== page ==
A bit of compromise can go a long way

Posted November 29, 2009 04:41 PM



after thought,
if money is an issue. Beverage companies pay schools to put their vending machines in the lunchrooms etc. why not require them to subsidize the milk program and require them to allow subsidized milk products account for a particular percentage of their machine space.

Posted November 29, 2009 04:51 PM



Chocolate milk is very close in general nutritional benefit to a good quality liquid meal replacement, which in turn is almost identical to the diet shakes provided by hospital diets for weight loss.
In sport nutrition the liquid meal replacement is the fastest boost to regeneration post exericise and chocolate milk a close second.
Chocolate milk in the schools will be just fine.

Posted December 6, 2009 03:38 PM

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Amber Hildebrandt Amber Hildebrandt writes for CBCNews.ca in Toronto. Growing up on a farm in Manitoba, she acquired an insatiable appetite, but it was during a stint in Japan that she developed her discerning tastebuds and "foodie" ways.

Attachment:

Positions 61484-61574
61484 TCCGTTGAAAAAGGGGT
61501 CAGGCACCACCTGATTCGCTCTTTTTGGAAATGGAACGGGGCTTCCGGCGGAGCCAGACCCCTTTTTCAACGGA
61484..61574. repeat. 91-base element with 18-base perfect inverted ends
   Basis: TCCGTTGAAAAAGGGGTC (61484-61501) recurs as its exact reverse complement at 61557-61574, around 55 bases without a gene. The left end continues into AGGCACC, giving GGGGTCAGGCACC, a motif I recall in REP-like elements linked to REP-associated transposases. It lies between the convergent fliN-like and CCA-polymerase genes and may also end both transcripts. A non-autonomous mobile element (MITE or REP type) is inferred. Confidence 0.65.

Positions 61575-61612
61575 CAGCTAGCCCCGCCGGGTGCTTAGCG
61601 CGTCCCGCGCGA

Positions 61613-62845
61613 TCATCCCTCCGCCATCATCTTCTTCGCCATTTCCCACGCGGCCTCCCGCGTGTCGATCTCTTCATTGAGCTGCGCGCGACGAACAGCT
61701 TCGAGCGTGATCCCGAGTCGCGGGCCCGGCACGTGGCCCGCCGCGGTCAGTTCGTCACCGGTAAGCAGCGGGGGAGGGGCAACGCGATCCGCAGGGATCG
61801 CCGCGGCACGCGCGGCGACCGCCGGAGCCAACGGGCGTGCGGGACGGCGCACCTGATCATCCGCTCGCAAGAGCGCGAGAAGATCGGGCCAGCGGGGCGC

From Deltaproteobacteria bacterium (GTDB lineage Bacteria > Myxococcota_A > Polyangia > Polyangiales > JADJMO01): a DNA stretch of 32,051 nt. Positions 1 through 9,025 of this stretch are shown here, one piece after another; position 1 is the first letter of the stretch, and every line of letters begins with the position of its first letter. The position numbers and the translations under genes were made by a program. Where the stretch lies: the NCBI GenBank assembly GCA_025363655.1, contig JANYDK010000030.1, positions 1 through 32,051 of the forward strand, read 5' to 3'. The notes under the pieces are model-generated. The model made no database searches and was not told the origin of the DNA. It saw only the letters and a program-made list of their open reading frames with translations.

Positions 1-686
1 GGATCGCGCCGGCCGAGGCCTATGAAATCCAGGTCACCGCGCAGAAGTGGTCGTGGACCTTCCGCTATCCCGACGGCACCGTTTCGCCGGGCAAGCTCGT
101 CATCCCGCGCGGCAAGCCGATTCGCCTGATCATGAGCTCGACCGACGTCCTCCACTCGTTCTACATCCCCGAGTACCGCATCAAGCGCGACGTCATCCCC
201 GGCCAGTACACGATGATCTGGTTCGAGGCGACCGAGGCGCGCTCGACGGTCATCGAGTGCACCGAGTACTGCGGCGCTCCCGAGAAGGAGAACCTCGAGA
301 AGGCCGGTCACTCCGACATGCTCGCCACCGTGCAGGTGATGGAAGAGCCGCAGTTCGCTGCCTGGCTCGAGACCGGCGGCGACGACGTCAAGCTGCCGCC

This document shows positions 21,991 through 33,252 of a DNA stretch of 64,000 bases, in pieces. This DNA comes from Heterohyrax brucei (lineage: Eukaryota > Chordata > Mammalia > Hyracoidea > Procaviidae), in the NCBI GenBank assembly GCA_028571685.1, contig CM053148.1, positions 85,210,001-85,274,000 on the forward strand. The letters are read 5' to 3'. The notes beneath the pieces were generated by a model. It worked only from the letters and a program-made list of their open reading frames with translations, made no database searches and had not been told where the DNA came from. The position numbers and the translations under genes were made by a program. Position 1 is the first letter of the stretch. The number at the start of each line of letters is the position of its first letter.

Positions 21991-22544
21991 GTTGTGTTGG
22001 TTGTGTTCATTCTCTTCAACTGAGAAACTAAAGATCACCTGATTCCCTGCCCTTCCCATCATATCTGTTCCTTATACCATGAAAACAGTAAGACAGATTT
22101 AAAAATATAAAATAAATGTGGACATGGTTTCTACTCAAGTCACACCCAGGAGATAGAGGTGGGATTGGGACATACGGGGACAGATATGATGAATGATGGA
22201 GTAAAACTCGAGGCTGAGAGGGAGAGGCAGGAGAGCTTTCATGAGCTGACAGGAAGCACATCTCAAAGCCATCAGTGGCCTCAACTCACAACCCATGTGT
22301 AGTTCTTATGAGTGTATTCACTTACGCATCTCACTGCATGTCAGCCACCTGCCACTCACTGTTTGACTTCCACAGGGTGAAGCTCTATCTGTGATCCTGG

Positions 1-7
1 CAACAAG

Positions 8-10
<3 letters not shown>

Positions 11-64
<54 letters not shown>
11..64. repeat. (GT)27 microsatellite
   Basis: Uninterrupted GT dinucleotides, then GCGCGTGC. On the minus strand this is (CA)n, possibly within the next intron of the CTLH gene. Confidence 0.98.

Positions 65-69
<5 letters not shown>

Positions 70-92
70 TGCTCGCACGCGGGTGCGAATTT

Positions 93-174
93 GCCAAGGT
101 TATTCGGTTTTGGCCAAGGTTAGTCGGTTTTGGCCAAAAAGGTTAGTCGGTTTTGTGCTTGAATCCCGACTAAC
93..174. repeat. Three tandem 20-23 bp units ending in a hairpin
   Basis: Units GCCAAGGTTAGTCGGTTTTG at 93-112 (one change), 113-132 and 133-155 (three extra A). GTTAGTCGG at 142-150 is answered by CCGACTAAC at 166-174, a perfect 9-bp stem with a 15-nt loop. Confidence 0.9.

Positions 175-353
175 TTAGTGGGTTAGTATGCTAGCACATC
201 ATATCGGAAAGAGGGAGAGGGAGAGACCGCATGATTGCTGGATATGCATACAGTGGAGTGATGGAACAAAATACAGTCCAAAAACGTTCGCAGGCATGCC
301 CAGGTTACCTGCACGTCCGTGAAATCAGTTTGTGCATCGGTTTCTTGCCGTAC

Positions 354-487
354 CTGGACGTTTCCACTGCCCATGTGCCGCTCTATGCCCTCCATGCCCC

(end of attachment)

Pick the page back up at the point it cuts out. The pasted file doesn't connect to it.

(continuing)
Andrea Chiu Andrea Chiu is an associate producer at CBC Radio Digital. Though she loves to eat, cook and discuss food, don't ask her to bake. It never turns out well. She tweets as @TOfoodie on Twitter and organizes food and wine events in Toronto called FoodieMeet.

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Kevin Yarr Kevin Yarr, CBCNews.ca's writer in Prince Edward Island, wrote about food and beer for national and regional magazines before joining the CBC. He acquired a desire for new tastes on his first trip to Europe, and an appreciation of eating locally and in season when he finally settled down on P.E.I.

Elizabeth Bridge Elizabeth Bridge is a writer with the CBC Digital Archives in Toronto. She first ventured into the kitchen as a child to indulge a sweet tooth by baking cookies and making fudge. A student budget compelled her to be a vegetarian (for a while) and instilled in her an ongoing curiosity about food and cooking.